Captains OneDin and Bains survived a stormy trip to Portugal to deliver railway lines. James had loaded the ship to the gunnels and Samuel Plimsoll himself was aboard to witness how well a ship can survive a storm even when [over]loaded. James triumphed again! I went on to watch a film, ‘Eye in the sky’ with Helen Mirren starring as Colonel Katherine Powell in charge of an operation to capture terrorists in Kenya. It’s a joint operation between the UK, US and Kenya. The US is supplying the surveillance drone which is also equipped with a couple of HellFire missiles for good luck. Kenya is the venue and UK pursuing the terrorists as the intelligence part of the story. Quite a gripping film with plenty of tension as the forces of the military, legal and political elements satisfy their own requirements. Worth a watch if it comes your way.
More early rain welcomed in the day so we didn’t go out until 07:00. We kept dry, walked and ran the rocks then came back to the camping whereupon it rained, just to show it was still involved. After the shower I ran and then did a short core workout. Those exercises seem easy but… Each day there are additional repetitions and I’m sure that guy counts quicker!
A very hot shower followed by breakfast. I’ll be scratching around tomorrow as a trip to the shops is overdue. I’ve got an appointment with Stavros in Maleme at 12:00 on Tuesday so will shop when I get back. If it’s not chucking it down, I’ll probably visit the German cemetery in Maleme too. The airfield in Maleme was an important target in Operation Mercury:
“At 08:00 on 20 May 1941, German paratroopers, jumping out of dozens of Junkers Ju 52 aircraft, landed near Maleme Airfield and the town of Chania. The 21st, 22nd and 23rd New Zealand battalions held Maleme Airfield and the vicinity. The Germans suffered many casualties in the first hours of the invasion, a company of III Battalion, 1st Assault Regiment lost 112 killed out of 126 men and 400 of 600 men in III Battalion were killed on the first day. Most of the parachutists were engaged by New Zealanders defending the airfield and Greek forces near Chania. Many gliders following the paratroops were hit by mortar fire seconds after landing and the glider troops who landed safely were almost annihilated by the New Zealand and Greek defenders.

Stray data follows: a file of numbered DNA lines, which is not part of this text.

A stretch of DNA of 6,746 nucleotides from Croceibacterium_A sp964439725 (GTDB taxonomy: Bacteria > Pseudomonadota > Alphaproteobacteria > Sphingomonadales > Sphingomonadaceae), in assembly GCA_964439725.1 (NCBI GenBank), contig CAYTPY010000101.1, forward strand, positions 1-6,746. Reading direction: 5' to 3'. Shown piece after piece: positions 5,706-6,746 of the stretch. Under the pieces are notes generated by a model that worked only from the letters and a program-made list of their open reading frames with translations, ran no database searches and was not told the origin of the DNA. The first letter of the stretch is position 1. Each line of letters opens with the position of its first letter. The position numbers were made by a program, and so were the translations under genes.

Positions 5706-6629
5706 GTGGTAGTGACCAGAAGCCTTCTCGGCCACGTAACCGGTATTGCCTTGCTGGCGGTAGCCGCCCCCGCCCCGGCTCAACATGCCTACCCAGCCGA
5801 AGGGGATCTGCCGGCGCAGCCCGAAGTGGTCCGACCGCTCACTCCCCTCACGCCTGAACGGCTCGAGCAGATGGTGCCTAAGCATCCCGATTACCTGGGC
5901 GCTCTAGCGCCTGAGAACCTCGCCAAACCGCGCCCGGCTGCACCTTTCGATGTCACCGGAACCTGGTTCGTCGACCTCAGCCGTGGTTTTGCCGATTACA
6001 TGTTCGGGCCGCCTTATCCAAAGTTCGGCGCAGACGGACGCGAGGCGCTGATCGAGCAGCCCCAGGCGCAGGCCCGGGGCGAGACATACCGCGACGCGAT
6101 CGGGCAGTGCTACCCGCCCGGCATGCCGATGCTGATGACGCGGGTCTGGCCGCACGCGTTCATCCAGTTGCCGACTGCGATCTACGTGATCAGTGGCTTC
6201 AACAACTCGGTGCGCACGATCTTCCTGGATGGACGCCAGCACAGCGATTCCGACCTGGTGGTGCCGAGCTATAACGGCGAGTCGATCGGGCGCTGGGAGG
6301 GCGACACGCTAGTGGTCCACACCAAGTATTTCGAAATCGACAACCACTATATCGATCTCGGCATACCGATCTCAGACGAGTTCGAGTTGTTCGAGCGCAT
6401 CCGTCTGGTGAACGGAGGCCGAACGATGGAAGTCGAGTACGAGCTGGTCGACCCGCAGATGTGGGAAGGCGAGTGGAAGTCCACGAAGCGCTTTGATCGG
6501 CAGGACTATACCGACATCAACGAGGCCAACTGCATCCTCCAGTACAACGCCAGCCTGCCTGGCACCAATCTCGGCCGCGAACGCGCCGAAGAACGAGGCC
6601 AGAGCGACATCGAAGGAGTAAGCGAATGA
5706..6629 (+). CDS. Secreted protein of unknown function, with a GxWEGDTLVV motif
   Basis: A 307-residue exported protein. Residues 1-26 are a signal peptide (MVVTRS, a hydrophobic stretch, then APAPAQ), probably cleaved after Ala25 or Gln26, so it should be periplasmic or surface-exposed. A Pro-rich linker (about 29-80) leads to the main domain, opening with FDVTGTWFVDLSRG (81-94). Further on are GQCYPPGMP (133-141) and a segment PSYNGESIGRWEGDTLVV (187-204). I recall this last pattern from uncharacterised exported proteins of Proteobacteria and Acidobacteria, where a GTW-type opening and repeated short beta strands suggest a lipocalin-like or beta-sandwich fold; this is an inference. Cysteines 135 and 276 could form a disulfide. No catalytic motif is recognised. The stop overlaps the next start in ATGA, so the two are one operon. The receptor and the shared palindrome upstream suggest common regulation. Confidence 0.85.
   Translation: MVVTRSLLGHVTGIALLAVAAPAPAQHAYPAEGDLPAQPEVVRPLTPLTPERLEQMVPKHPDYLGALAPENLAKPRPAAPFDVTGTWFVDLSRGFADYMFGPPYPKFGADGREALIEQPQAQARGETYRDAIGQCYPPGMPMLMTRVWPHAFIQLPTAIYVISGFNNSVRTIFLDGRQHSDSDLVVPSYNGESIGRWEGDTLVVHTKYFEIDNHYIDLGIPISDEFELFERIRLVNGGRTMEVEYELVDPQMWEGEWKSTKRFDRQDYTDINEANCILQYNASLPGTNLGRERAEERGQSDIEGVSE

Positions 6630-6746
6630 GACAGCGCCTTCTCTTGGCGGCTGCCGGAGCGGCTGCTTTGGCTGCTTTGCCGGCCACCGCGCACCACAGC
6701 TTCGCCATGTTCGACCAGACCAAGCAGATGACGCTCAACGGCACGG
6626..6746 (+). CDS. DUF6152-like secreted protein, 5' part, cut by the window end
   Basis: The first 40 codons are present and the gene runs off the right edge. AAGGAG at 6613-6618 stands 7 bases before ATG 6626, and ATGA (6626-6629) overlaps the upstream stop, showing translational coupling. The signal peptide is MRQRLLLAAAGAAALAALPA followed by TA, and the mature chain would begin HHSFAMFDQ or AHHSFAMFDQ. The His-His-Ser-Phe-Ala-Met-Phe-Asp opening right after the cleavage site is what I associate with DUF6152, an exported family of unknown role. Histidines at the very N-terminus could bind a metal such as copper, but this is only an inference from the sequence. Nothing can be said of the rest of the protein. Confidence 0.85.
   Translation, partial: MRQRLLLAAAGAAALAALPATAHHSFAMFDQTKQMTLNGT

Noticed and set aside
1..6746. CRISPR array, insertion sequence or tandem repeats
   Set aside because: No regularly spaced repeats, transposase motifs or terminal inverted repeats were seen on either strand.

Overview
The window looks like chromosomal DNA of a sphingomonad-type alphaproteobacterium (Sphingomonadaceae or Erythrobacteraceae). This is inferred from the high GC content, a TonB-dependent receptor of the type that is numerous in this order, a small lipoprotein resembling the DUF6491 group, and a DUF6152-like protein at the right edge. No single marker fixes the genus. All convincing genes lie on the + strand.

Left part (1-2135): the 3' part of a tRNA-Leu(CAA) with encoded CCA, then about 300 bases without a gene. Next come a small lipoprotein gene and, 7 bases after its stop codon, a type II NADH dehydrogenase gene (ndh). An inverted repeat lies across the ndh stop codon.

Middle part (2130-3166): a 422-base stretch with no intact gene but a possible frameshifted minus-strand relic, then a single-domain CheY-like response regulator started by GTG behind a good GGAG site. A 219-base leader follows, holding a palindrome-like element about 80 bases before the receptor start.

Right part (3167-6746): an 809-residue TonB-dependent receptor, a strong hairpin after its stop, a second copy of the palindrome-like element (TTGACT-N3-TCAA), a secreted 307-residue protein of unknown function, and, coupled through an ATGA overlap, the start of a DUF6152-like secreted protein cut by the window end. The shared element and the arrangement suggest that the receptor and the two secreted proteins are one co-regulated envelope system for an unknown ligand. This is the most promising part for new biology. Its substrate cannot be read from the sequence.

Some paratroopers and gliders missed their objectives near both airfields and set up defensive positions to the west of Maleme Airfield and in “Prison Valley” near Chania. Both forces were contained and failed to take the airfields but the defenders had to deploy to face them. Towards the evening of 20 May, the Germans slowly pushed the New Zealanders back from Hill 107, which overlooked the airfield. Greek police and cadets took part, with the 1st Greek Regiment (Provisional) combining with armed civilians to rout a detachment of German paratroopers dropped at Kastelli. The 8th Greek Regiment and elements of the Cretan forces severely hampered movement by the 95th Reconnaissance Battalion on Kolimbari and Paleochora, where Allied reinforcements from North Africa could be landed.” Wikipedia – Battle of Crete
A number of support calls interrupted my day. Sue at Inter
Another shower put paid to the Evening Walk but the dogs have been quite active during the day as we received a visit from Skinny White Dog. Apparently, according to Dimitris, who was bringing me some more vegetables, there is someone who is paid by the local authority to collect up stray dogs. A kind of canine bounty hunter I suppose.
The dogs got fed and put to bed and my supper is reheating in the Instant Pot. A random container from the freezer which seems to have a lot of chunky vegetables. There will be different food on Wednesday as I’m shopping tomorrow.